In this regard, the Bombay High Court decided to tread a delicate path. While stating that it was not sitting in appeal over the decision of the Singapore Courts, it expressed concerns over the enforceability of the anti-suit-injunction which essentially restrained Anupam Mittal from availing of his right to initiate O&M proceedings before Indian Courts. With respect to the second reason cited by the Singapore Court of Appeal, the Bombay High Court cited Vijay Karia vs. Prysmian Cavi E Sistemi SRL [(2020) 11 SCC 1] which had held that when the subject matter is held non-arbitrable under Indian law, the enforcement of an award pertaining to such a subject matter would not be enforceable under Section 48 of the Arbitration & Conciliation Act, 1996.
While being cognizant of the principles of comity of nations, the Bombay High Court opined that such principles could not override the valuable right of a litigant to access of justice, particularly when an injunction, in this case, an anti-suit injunction, is issued by a foreign court having the effect of interference with or preventing a party from pursuing the only legal remedy available to it, in this case, the O&M proceedings.
Courts in Singapore had their reasons for restricting the jurisdiction of the Indian Courts in light of the arbitration clause, the Indian Courts had their reasons for assuming jurisdiction in light of the non-arbitrability of the subject matter of arbitration. Further, both jurisdictions approached the applicable law of the contract in a different manner. The Singapore Courts, being the Seat Court, held the law of the Seat to be paramount at the pre-arbitral stage and which is also to be applied while deciding the arbitrability of the dispute. On the other hand, the Indian Courts chose to consider the governing law of arbitration and the contract, being Indian law and the fact that the award was to be enforced as per Indian law.
The Model Law on International Commercial Arbitration, 1985 (Model Law) provides for grounds on which a court may reject enforcement of an award but does not deal with the question of arbitrability of disputes at a pre-award stage. Pertinently, the UNCITRAL 2012 Digest of Case Law on the Model Law on International Commercial Arbitration (United Nations, 2012), signifies the importance of applying the same law that the seat court would apply in ascertaining the subject matter arbitrability of a dispute at a pre-award stage. However, public policy has also played a pivotal role in determining the arbitrability of a subject matter a dispute. Various jurisdictions have adopted the concept of lex fori, i.e., applying the law of the country in which the arbitration seat is situated. Although, the Model Law remains silent on this issue, which is also noted by the Singapore Court of Appeal.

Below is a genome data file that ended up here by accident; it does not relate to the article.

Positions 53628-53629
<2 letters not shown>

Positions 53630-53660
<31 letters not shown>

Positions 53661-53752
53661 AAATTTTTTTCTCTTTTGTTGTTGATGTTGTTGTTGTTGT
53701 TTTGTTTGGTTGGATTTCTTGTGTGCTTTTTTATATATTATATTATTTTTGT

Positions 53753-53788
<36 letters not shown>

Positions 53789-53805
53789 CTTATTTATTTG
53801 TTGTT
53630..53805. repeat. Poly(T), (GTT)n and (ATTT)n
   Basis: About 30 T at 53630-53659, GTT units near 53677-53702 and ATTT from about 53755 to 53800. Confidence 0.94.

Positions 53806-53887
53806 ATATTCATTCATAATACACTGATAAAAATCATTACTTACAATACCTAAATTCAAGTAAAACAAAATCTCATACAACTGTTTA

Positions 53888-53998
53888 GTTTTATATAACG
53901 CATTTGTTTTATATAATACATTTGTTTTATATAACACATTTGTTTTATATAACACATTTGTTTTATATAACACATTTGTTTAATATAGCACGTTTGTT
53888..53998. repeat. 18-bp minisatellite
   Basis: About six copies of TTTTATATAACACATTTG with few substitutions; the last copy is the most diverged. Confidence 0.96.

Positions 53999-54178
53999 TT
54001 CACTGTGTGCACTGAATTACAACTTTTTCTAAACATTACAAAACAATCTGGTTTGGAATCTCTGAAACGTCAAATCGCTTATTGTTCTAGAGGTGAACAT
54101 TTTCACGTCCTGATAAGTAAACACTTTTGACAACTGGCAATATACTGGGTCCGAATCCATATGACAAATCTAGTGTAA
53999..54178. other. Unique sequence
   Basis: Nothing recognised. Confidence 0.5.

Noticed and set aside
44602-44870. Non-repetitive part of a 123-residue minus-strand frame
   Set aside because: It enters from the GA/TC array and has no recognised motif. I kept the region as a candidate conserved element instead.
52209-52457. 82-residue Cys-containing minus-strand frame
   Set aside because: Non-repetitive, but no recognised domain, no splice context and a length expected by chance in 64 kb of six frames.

One might contemplate whether a guiding principle on how the principles of comity of nations are to be dealt with in such cases may help add some predictability to how courts in different jurisdictions might deal with such issues. However, the fact remains that principles of comity of nations relies mostly on mutual respect and due deference. In this case, both the Singapore and Indian Courts demonstrate a tussle of sorts and how they can come to different conclusions while maintaining mutual respect.
With the rise in international disputes arising from pre-award arbitrations, there are bound to be occasions where one jurisdiction differs from the other, grants injunctions against proceedings in another, while providing due justifications for diluting the principles of comity of nations. The Anupam Mittal matter being a case in point. This case underscores the pressing need for parties to international commercial contracts to be cognizant of the multi-jurisdictional complexities involved while resolving arbitration disputes.
Contributors: Vidhur Malhotra, Shalvika Nachankar, Siddharth Ratho